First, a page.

This paper describes an evaluation of how doctors might use an online clinical decision support tool to improve the care that they would provide to patients with infectious disease and what features they would expect in such a clinical decision support tool. Semistructured interviews were conducted by telephone with doctors to evaluate the utility of a clinical decision support tool in helping them to improve the care that they would provide to patients with infectious disease and to assess the features that they would value in such a tool. The doctors were primarily interested in how they could use the tool to improve care. They were short of time and so needed to be able to access the content that they needed really quickly. They expected content that was both evidence based and current, and they used a range of devices to access the content. They used desktops, laptops, mobiles and sometimes mobile apps. Doctors view the utility of clinical decision support in the management of rare infectious diseases from a number of perspectives. However, they primarily see utility in the tools as a result of their capacity to improve clinical practice in infectious diseases.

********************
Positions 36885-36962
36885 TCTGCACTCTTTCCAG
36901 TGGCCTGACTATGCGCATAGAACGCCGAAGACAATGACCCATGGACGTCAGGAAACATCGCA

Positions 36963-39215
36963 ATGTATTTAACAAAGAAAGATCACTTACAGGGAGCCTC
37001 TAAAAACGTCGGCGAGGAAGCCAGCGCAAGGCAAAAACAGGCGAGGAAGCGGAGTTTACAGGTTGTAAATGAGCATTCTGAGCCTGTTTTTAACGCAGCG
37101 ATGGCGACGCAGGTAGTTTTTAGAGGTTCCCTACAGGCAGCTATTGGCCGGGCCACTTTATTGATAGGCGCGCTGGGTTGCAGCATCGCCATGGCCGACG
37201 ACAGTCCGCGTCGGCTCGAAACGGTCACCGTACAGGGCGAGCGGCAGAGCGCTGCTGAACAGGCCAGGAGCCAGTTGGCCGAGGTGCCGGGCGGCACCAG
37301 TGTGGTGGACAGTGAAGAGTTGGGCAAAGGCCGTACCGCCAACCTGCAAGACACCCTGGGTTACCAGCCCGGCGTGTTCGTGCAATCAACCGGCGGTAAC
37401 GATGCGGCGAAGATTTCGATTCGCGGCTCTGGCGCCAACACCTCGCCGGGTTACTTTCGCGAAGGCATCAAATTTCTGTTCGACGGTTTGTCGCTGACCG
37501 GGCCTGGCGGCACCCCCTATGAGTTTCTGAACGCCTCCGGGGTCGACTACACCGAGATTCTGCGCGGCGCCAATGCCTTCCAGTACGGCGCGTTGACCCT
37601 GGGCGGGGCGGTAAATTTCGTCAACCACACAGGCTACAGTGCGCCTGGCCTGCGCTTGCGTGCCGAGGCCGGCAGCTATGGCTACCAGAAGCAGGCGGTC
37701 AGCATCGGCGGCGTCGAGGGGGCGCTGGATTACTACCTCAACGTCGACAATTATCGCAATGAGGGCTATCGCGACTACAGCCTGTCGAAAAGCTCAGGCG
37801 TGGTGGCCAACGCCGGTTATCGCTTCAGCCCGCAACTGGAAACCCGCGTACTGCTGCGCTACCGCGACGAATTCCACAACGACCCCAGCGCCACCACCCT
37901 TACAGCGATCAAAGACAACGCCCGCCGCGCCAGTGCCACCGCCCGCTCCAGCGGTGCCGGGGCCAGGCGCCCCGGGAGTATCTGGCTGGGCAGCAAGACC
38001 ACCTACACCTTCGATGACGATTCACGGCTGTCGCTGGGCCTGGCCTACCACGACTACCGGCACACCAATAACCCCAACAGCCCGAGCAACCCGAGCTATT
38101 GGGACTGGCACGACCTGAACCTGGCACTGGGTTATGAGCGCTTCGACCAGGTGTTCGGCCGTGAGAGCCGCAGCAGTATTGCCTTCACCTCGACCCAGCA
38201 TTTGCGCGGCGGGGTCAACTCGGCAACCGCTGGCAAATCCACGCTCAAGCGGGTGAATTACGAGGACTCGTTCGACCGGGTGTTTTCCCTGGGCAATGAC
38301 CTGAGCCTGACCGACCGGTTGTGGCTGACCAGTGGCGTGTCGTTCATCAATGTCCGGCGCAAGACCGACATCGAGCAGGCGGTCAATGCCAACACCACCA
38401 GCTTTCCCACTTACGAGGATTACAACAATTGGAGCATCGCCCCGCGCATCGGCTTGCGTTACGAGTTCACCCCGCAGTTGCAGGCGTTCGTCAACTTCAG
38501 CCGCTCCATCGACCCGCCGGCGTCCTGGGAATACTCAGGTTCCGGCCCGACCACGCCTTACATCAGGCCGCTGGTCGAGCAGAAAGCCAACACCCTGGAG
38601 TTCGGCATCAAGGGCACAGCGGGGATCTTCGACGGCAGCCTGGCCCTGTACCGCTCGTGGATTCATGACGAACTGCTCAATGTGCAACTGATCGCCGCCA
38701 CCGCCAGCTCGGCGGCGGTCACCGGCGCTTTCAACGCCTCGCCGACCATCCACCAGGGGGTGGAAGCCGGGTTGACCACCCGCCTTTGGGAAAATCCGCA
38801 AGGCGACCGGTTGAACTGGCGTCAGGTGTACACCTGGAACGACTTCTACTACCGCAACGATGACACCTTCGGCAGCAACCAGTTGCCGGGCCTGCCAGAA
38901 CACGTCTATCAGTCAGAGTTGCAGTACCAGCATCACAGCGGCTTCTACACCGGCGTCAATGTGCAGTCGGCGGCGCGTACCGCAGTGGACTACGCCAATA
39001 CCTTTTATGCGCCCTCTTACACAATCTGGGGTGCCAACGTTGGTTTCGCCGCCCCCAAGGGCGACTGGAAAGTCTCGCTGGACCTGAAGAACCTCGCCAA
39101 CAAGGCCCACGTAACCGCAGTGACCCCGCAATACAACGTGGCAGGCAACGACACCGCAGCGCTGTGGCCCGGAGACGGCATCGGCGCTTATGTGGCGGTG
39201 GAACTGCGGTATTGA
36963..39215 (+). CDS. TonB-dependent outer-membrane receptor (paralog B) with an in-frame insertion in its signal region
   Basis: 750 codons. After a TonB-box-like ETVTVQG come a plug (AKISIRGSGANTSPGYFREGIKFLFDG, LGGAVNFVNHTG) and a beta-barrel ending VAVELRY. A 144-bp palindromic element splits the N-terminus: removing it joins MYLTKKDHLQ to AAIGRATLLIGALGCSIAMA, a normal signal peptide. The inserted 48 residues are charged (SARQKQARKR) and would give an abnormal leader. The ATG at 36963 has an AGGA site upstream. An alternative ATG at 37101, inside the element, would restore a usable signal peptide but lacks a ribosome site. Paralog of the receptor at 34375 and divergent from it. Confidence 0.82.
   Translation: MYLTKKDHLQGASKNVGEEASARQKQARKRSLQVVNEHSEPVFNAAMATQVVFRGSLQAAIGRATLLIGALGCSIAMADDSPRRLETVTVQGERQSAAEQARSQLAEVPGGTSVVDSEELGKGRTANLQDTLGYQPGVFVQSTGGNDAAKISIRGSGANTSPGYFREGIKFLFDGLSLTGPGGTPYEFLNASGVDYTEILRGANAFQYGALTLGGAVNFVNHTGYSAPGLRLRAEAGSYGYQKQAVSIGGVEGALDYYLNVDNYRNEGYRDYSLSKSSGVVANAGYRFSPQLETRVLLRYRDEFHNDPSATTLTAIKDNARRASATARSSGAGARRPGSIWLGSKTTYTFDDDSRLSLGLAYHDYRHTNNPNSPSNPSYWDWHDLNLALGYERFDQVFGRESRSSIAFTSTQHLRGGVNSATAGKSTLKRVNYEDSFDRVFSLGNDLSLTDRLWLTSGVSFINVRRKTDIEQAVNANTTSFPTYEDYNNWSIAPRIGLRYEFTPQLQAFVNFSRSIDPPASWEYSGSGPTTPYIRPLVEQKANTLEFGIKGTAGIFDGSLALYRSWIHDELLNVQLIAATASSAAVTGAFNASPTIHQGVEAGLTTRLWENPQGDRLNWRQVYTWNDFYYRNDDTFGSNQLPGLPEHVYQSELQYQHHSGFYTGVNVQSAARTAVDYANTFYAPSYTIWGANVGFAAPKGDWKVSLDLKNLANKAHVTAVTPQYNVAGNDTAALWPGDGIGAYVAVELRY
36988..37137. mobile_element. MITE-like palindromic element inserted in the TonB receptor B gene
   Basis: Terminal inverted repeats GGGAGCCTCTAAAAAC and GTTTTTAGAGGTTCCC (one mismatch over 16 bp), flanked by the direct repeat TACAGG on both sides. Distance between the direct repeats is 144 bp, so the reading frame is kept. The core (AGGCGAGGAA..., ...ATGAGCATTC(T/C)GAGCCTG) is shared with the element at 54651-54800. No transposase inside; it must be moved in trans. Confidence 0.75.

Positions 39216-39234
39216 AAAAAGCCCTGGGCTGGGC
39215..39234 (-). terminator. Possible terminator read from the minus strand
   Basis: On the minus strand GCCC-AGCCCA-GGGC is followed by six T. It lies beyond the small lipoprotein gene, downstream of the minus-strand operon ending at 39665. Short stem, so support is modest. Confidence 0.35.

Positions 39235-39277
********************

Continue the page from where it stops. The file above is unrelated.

- infectious disease
- clinical decision support
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Contributors KW conceived and carried out this work; wrote up the manuscript and approves this final version. He is accountable for all aspects of the work.
Funding The authors have not declared a specific grant for this research from any funding agency in the public, commercial or not-for-profit sectors.
Competing interests KW works for BMJ, which produces BMJ Best Practice. This provides clinical decision support in a range of infectious and non-infectious diseases.
Provenance and peer review Not commissioned; internally peer reviewed.
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